"Rainfall is fundamental; the streams and rivers we have would not suffice for irrigation, even if they were the Amazon River," said Dirceu Dezem, referring to the amount of water required for the extensive crops in Brazil’s midwest.
As the United Nations prepares for its solutions-based Global Food Systems Summit in September, officials say resolving issues around water scarcity, pollution and wastage is crucial transforming food production and consumption.
A new global report on forests says that while the COVID-19 pandemic is the latest threat to achieving ambitious forest protection goals, it has brought the importance of forests to global well-being into sharp focus, and that this recognition must now be met with collection action.
Standing on Punta Ventanilla, Carlos Vegas, 65, looks across at the industrial park which has been there most of his life. He looks at the impact of the 15 industries spread around the bay that connects the towns of Quintero and Puchuncaví, in central Chile.
Last week, the world marked Earth Day
– an opportunity to put the spotlight on the pressing needs of our planet, in the face of ever-growing impacts by humanity, and galvanize action to change practices and behavior. Yet these issues were not, and cannot be, addressed in a single day. Resolve and action to protect the environment is a 365 days-a-year endeavor.
Producers and consumers seem helpless as food all over the world comes under fast growing corporate control. Such changes have also been worsening environmental collapse, social dislocation and the human condition.
Longer term perspective
The recent joint report – by the International Panel of Experts on Sustainable Food Systems (IPES-Food
) and the ETC Action Group on Erosion, Technology and Concentration – is ominous, to say the least.
Recently, I participated in Kids Climate Summit 2021
, a virtual event that gave younger students an opportunity to take a stance on climate change, express their concerns, and learn about global climate and the actions we all can take to mitigate climate change.
Following almost two weeks of talks on issues such as climate change, innovation, marine conservation and social justice, thousands of young people from across the globe concluded the first-ever International Union for Conservation of Nature’s (IUCN) One Nature One Future Global Youth Summit
with a list of demands for action on nature.
Today marks Earth Day and all around the globe, advocates and activists, concerned citizens and the like will gather to raise awareness about the climate crisis.
Watatakalu Yawalapiti is 40 years old. She was born in the Amakapuku village, surrounded by a large preserved forest in the heart of Brazil. She spent part of her childhood on the white sands and clear waters of the Tuatuari river. At other times, she would sit in a circle listening to her great-grandfather telling stories, like the one about how the white man would arrive with a huge blade and cut down the trees as one shaves one's body hair.
Preserving the beauty and wonder of our natural world for future generations should certainly be a goal everyone can get behind. While progress is often stymied by polarizing debates, clean air and water should be a priority for everyone.
The Global Green Growth Institute (GGGI) has officially appointed Professor Kyung Nam Shin as Assistant Director-General and Head of Investment and Policy Solutions. He will assume his duties at the GGGI Seoul headquarters on May 1, 2021, to further the organization’s aim to catalyze green investments and policies for its Members.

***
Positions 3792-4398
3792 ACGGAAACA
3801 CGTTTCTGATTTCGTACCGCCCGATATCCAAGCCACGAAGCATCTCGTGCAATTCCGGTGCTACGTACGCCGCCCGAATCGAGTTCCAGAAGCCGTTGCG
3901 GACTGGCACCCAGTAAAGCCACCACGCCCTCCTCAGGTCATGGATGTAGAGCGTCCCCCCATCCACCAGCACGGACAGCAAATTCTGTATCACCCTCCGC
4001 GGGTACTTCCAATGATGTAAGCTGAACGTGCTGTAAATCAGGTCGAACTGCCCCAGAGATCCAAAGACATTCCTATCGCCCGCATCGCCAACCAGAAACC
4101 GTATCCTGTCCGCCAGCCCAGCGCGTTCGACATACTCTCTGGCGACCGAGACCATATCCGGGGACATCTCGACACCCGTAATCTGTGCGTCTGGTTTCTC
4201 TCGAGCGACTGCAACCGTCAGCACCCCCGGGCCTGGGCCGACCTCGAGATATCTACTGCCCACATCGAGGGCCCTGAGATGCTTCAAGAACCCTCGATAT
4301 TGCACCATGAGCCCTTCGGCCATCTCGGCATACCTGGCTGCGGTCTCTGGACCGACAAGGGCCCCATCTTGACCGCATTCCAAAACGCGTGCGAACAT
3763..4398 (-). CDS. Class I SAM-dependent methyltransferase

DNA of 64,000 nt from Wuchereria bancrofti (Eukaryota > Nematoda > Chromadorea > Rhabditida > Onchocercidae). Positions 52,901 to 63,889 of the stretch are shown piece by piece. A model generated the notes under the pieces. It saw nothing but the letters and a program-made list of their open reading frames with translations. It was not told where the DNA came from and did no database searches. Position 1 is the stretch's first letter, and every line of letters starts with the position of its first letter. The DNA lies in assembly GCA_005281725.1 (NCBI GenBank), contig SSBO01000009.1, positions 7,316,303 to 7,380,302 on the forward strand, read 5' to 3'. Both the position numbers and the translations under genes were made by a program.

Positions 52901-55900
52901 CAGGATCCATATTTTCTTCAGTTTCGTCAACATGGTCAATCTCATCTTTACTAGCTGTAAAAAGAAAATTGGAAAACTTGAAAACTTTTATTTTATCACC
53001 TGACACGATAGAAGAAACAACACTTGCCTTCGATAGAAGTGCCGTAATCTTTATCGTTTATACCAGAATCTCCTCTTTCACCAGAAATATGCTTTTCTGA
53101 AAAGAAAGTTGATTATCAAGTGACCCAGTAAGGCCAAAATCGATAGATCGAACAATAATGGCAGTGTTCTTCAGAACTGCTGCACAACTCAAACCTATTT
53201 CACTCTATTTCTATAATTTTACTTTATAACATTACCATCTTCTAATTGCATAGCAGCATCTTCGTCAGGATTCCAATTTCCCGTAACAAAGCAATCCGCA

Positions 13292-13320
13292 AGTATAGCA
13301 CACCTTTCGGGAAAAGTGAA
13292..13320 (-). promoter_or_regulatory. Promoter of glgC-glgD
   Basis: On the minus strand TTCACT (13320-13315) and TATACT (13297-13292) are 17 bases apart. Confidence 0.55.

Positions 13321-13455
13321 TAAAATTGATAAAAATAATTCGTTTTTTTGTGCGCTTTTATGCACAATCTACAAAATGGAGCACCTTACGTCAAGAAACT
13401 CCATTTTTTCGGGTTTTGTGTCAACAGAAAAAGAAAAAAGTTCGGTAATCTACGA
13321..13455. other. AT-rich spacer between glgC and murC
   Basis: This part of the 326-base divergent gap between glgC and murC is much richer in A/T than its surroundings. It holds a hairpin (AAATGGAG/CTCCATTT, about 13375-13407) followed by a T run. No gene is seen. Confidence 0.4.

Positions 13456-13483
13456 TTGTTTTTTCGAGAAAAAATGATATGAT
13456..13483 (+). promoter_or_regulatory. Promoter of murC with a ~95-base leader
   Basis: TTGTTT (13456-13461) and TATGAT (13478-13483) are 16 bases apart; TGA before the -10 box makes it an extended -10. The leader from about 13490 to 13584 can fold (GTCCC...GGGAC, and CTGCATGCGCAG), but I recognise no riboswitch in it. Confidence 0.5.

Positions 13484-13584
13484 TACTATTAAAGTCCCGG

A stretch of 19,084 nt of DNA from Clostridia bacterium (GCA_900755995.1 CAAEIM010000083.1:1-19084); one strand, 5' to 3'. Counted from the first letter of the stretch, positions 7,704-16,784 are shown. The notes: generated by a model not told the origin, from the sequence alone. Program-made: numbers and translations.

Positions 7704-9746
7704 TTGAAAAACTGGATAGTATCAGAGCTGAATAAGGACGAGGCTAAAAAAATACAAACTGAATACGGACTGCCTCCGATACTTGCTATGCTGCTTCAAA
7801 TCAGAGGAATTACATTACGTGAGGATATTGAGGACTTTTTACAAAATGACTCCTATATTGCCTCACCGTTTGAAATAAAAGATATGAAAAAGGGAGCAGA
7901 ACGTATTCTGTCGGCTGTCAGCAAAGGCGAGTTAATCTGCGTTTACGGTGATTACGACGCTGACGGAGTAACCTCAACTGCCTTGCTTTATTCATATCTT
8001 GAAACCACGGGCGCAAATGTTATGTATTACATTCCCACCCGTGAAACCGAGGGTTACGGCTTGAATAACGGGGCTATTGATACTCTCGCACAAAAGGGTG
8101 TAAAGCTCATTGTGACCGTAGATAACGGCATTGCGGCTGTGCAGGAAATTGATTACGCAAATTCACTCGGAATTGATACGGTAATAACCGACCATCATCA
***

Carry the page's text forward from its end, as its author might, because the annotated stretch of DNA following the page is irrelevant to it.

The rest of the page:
Since the Alliance for a Green Revolution in Africa (AGRA) was launched in 2006, yields have barely risen, while rural poverty remains endemic, and would have increased more if not for out-migration.
After Joseph Mandu lost his job because of the country’s coronavirus lockdown, he would still wake every morning and leave his home in the City Carton slum in Kenya’s capital, Nairobi. But instead of heading to the restaurant he worked at as a pool-table attendant, he would walk around City Carton searching for odd jobs to earn an income so he could pay for the food his family needed to survive.
Travel and economic slowdowns due to the COVID-19 pandemic have combined to brake shipping, seafloor exploration, and many other human activities in the ocean, creating a unique moment to begin a time-series study of the impacts of sound on marine life.
A score of coastal communities in El Salvador are staking their bets on sustainable development as a form of life that does not overexploit natural resources diminished by years of government neglect and a lack of environmental awareness, using instruments ranging from ecological cookstoves to mangrove reforestation.
Millions of lives lost. Trillions of dollars in economic damage. Over 120 million more people pushed into extreme poverty. The human and economic toll of the COVID-19 pandemic is almost unimaginable – a once-in-a-century catastrophe.
With the two extremes of global hunger and obesity on the increase, a new report suggests a radical reset for food and nutrition to ensure the long-term sustainability of livelihoods and the environment.
Following an extensive scientific review, the Barilla Center for Food and Nutrition Foundation (BCFN) is preparing to launch a new food systems model which incorporates nutrition and climate.
"Biogas is worth gold to us, we can no longer live without it," Claudete Volkswey, a poultry farmer in the municipality of Toledo, in the southwestern state of Paraná, Brazil, said enthusiastically about the new source of energy that has allowed her to get a good night’s sleep again, because she no longer has to get up to stoke the fire every two hours.
Leaders at this year’s World Bank/IMF Spring Meetings (April 5-11) will determine how best to recover from one of the biggest crises the institutions have faced since their founding in 1944—COVID-19’s impact and its economic aftermath.